What’s in a Name?

Yesterday, a coworker told me that she’d met a couple who were also named Frost. She beamed at me as though she’d handed me a birthday cake. I’m socially awkward under the best of circumstances, so when I’m in a situation I don’t understand I tend to fight or flee.

This puzzled me enough that I couldn’t react. I’m used to getting questions about my name — am I related to Robert Frost? Jack Frost? (No, …yes, dammit) — but this approach was unknown to me. It wasn’t a question, but clearly some manner of response was expected.

“Ah,” I said. This acknowledged the statement without inviting its own response. This always seems like a good approach, and it never works. What I’d like to convey is “please stop talking to me”, but I’ve found that I can’t say that. Not because it’s rude, but because it actually extends the conversation as I’m then expected to explain in detail why I don’t won’t to talk to the person. So, “ah”.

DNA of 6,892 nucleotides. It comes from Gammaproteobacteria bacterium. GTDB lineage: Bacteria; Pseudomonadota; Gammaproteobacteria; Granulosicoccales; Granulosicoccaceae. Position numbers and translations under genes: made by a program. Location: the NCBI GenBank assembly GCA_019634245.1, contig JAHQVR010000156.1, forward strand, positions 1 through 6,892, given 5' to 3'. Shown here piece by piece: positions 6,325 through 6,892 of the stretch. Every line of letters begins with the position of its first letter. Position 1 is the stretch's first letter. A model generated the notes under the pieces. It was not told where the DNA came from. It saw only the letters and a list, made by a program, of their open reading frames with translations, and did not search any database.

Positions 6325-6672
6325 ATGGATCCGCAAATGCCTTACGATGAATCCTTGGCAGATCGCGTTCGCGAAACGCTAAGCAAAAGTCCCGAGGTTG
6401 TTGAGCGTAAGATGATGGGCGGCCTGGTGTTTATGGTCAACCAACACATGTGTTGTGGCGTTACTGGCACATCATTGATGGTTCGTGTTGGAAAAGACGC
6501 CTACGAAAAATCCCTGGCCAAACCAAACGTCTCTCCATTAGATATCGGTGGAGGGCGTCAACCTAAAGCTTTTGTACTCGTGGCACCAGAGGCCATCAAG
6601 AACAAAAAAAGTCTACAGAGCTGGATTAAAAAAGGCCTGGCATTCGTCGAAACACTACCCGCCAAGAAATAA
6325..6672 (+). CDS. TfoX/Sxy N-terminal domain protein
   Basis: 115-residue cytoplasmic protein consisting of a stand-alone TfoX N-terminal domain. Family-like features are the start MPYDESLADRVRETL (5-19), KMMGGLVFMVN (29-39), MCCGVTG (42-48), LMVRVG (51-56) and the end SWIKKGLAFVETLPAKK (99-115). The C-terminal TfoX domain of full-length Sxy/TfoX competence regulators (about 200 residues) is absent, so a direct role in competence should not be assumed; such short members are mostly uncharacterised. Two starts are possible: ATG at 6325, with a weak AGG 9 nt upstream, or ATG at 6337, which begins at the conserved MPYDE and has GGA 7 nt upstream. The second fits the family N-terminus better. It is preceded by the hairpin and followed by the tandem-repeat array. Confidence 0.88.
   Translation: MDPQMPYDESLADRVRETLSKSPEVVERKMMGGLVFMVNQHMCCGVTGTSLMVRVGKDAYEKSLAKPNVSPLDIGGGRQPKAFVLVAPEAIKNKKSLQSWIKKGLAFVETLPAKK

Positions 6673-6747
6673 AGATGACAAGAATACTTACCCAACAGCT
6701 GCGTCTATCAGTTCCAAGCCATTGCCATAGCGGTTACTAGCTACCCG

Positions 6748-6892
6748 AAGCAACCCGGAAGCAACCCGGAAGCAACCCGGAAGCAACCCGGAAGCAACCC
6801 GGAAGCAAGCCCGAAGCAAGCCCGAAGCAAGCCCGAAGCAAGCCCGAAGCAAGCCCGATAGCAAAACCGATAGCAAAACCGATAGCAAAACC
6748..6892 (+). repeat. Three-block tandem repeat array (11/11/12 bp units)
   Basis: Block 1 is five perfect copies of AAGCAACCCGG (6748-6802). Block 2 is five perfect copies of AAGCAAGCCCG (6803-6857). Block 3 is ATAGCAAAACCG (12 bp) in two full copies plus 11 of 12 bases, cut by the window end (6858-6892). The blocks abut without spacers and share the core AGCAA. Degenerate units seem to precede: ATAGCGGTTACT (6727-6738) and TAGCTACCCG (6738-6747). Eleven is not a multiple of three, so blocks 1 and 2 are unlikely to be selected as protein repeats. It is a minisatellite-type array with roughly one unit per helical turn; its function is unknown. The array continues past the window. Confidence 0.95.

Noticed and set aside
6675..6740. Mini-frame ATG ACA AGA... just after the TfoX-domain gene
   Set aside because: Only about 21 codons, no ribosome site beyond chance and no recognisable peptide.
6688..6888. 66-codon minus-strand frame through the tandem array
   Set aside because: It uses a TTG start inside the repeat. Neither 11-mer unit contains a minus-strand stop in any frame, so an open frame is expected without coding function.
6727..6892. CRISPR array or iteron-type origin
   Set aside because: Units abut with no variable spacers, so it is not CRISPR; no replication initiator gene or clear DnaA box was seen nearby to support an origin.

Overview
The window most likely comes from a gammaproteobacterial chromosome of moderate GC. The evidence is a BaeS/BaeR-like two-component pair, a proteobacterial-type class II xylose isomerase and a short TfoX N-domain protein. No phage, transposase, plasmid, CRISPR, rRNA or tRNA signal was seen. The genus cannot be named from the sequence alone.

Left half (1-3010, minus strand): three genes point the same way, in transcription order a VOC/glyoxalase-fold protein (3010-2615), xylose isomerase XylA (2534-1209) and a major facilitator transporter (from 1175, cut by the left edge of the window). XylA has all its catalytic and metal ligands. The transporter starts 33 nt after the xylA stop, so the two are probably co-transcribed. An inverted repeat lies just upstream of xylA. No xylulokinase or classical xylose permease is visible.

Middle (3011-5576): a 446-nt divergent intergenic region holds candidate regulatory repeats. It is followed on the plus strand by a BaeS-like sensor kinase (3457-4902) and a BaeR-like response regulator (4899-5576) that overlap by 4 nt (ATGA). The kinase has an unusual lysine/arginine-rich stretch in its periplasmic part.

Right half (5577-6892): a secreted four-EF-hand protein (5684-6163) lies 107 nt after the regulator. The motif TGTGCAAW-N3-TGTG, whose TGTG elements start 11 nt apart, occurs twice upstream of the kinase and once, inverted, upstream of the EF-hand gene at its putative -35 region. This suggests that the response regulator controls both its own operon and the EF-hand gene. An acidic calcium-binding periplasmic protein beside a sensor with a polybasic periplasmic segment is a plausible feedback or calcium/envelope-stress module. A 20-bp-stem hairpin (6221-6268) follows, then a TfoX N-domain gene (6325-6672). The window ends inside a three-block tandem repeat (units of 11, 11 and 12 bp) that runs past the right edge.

“I wondered if you were related,” she returned, and told me their names.

Ah, indeed. I was afraid that’s where we were going.

“I have no idea, and I don’t want to know if they are,” I told her. This was a bit rude, but I really needed to convey my disinterest in the subject.

“They’re really nice,” she informed me.

“Then we’re not related,” I quipped.

With that I went back to work.

2 thoughts on “What’s in a Name?

  1. As you might guess, this almost never happens to me; when it does, the last name is always spelled differently-ends with an o rather than an i usually. Mine is better for ridonkulous mispronounciations.

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